Science, Policy, and Advocacy on Population and the Environment

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The world's population is on track to reach 7 billion people this year, just twelve years after reaching 6 billion. In the meantime, global climate change, as a result of human activities, is having unprecedented effects on the planet's sea level rise, weather patterns, species habitat and freshwater resources.

The United States uniquely demonstrates how these two issues – population and climate change – are inextricably linked. The U.S. role within the global context is especially significant: it is the third largest country in the world in terms of population, and contributes disproportionately to the planet's climate change because it is responsible for a quarter of the world’s energy use. The U.S. uses more energy than any other country, is the biggest carbon dioxide (CO2) greenhouse gas emitter of all the industrialized nations, and second only to China in overall global emissions. It is also the largest and fastest growing developed nation worldwide.

This unique combination - of America's high population numbers and rapid growth, and, high per-capita energy consumption and carbon dioxide (CO2) emissions (the greenhouse gas primarily responsible for global warming) - makes the U.S. pivotal in the global climate change debate.

We've all heard the facts - with just 5% of the global population, Americans consume 25% of the world’s energy, and generate 5 times the world's average per-capita of CO2 emissions. Americans are high energy and resource consumers in a country with a large, rapidly growing population base. As a result the U.S. has a much bigger "per-person" link to global climate change than any other nation.

And, with 8,000 people added daily and 3 million people added each year in the U.S., there’s real potential to reach 1 billion high-energy-consuming Americans by 2100.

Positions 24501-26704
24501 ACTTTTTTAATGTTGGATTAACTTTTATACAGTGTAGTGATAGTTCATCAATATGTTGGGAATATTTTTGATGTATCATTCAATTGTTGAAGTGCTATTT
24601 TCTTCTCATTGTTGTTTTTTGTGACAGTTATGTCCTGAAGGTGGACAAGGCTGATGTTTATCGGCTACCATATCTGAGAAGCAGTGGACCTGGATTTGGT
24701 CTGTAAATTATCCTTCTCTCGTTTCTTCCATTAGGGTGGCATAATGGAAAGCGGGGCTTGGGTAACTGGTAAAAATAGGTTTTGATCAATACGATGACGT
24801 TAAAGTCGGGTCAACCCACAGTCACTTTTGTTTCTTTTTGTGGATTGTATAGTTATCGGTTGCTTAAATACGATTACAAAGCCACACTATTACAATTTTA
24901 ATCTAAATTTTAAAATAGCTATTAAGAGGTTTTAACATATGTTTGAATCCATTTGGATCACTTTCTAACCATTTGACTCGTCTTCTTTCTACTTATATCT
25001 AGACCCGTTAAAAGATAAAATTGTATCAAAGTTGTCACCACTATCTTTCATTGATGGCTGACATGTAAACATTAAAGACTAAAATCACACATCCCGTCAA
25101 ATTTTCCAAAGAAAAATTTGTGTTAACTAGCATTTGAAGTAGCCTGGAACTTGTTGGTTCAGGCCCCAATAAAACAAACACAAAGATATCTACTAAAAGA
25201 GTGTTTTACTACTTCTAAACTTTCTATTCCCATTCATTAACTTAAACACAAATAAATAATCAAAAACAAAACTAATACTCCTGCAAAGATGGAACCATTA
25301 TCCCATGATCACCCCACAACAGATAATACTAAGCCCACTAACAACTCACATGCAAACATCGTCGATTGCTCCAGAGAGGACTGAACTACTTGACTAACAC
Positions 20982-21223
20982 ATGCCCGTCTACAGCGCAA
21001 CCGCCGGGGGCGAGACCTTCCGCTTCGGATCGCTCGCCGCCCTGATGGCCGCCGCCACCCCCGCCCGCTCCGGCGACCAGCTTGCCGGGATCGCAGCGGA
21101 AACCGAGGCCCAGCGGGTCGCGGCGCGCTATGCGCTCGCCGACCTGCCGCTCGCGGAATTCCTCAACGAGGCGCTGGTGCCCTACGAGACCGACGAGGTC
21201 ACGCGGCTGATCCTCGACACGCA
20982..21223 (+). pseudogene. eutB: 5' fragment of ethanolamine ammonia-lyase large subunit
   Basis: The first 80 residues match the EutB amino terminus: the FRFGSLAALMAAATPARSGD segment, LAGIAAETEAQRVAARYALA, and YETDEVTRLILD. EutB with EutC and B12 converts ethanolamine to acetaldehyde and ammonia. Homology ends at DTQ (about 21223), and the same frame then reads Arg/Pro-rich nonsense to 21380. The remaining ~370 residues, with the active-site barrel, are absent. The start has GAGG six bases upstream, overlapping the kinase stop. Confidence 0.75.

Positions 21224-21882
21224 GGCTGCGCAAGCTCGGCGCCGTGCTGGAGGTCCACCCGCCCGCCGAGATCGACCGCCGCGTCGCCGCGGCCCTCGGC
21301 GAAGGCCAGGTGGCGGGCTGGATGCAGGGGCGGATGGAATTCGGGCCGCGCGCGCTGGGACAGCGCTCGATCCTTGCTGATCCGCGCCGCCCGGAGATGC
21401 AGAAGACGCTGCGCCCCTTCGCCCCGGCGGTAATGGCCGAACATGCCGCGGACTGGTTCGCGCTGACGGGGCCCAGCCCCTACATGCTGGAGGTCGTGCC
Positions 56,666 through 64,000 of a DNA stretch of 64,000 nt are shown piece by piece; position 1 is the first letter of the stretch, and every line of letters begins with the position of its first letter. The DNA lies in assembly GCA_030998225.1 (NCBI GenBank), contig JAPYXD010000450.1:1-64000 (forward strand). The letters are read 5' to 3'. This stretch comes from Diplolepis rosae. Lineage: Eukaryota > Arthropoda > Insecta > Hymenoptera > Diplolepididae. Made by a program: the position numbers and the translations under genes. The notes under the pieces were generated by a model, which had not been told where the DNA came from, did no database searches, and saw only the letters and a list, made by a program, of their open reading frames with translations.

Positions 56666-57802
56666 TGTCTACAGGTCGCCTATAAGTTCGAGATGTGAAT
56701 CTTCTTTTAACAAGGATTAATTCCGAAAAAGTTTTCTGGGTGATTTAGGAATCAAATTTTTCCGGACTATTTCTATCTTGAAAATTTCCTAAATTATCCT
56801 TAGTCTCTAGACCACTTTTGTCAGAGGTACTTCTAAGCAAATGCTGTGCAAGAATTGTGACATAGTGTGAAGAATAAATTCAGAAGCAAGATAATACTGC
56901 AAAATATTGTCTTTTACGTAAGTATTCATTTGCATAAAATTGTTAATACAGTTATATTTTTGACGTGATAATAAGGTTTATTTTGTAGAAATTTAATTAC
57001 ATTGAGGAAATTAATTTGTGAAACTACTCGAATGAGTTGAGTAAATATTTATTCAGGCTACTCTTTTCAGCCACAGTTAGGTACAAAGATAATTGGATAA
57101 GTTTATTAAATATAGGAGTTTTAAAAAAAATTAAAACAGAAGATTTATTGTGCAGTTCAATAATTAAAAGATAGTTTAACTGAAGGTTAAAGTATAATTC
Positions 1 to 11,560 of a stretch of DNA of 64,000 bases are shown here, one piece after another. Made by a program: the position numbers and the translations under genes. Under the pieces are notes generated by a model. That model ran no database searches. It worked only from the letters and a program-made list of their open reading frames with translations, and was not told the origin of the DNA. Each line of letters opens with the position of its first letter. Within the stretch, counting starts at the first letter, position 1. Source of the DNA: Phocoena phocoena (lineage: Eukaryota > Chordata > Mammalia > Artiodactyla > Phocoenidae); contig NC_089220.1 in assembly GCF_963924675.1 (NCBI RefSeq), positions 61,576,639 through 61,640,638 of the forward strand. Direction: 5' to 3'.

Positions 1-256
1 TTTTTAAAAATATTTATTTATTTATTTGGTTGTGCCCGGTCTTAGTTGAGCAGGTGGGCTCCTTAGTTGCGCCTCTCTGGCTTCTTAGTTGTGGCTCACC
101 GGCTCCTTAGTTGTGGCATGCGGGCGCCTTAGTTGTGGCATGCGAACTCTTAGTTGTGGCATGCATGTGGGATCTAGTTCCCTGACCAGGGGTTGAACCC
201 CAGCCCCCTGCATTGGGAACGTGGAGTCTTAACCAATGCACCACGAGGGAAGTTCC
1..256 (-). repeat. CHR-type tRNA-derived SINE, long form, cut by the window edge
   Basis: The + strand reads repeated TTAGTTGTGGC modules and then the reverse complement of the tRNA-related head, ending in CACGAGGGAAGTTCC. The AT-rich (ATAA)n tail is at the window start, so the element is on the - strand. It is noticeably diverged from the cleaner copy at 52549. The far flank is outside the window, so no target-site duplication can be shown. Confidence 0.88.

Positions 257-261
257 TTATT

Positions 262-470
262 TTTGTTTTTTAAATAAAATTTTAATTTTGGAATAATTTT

Meeting the energy demands of this large and rapidly growing population that consumes elevated levels of energy and resources - while at the same time reducing the greenhouse gas emissions contributing to climate change - is the challenge before us now.

But how do U.S. "population" factors (such as growth, density, movement, age/income, or per-capita resource use) relate to climate change? There are several key linkages, relating both to the causes and effects of climate change:

  • Population is associated with the causes of climate change mainly through high per-capita energy use and the associated greenhouse gas emissions. This is from large numbers of people burning fossil fuels for vehicle use, high energy consuming households and appliances, and widespread sprawl land development to accommodate the growth (resulting in increased vehicle use and fossil fuel burning, and deforestation which decreases the amount of trees used as carbon "sinks").

  • Population is linked to climate change’s effects when there is high population density and rapid population growth in the areas most vulnerable to climate change-related sea level rise, severe weather patterns, drought conditions including reduced snow-pack, seasonal changes, and habitat alteration that increases people's exposure to vector-borne diseases. Also, U.S. demographic trends such as the high and fast increasing numbers of people living along the U.S. coasts or in the arid West all exacerbate climate change's effects.

Understanding U.S. population trends and the associated per-capita energy and resource use is critical to addressing climate change effectively, especially as the world's policy makers work to mitigate and adapt to the inevitable changes to the planet's climate. This web site shows how the U.S., its regions, and each of the 50 states compare in terms of population and climate change factors. To see how they stack up, click on the map or graphs to the right.

Sources: Population Reference Bureau; UN Intergovernmental Panel on Climate Change; US Census Bureau; US Energy Information Administration; World Resources Institute; Center for Environment and Population (CEP) U.S. Population, Energy & Climate Change, 2009.


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